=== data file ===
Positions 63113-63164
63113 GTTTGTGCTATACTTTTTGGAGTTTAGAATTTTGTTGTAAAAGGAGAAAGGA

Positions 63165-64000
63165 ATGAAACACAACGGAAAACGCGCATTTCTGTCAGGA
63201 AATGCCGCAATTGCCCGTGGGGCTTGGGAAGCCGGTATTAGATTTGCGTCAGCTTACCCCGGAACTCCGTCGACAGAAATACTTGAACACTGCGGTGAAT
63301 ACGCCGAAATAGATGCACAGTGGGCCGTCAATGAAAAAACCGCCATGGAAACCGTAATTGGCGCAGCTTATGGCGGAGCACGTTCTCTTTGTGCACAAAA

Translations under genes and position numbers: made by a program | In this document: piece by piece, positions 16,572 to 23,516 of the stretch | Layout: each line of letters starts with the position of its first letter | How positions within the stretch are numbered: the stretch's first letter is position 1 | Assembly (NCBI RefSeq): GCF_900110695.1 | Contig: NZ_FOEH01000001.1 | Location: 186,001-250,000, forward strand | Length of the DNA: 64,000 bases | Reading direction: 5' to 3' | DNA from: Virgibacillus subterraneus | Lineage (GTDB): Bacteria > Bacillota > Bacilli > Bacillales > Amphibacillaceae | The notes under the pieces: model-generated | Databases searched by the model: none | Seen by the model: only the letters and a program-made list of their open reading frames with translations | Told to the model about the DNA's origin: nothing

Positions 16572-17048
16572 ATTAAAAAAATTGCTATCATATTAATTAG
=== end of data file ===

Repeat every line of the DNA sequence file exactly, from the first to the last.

Positions 63113-63164
63113 GTTTGTGCTATACTTTTTGGAGTTTAGAATTTTGTTGTAAAAGGAGAAAGGA

Positions 63165-64000
63165 ATGAAACACAACGGAAAACGCGCATTTCTGTCAGGA
63201 AATGCCGCAATTGCCCGTGGGGCTTGGGAAGCCGGTATTAGATTTGCGTCAGCTTACCCCGGAACTCCGTCGACAGAAATACTTGAACACTGCGGTGAAT
63301 ACGCCGAAATAGATGCACAGTGGGCCGTCAATGAAAAAACCGCCATGGAAACCGTAATTGGCGCAGCTTATGGCGGAGCACGTTCTCTTTGTGCACAAAA

Translations under genes and position numbers: made by a program | In this document: piece by piece, positions 16,572 to 23,516 of the stretch | Layout: each line of letters starts with the position of its first letter | How positions within the stretch are numbered: the stretch's first letter is position 1 | Assembly (NCBI RefSeq): GCF_900110695.1 | Contig: NZ_FOEH01000001.1 | Location: 186,001-250,000, forward strand | Length of the DNA: 64,000 bases | Reading direction: 5' to 3' | DNA from: Virgibacillus subterraneus | Lineage (GTDB): Bacteria > Bacillota > Bacilli > Bacillales > Amphibacillaceae | The notes under the pieces: model-generated | Databases searched by the model: none | Seen by the model: only the letters and a program-made list of their open reading frames with translations | Told to the model about the DNA's origin: nothing

Positions 16572-17048
16572 ATTAAAAAAATTGCTATCATATTAATTAG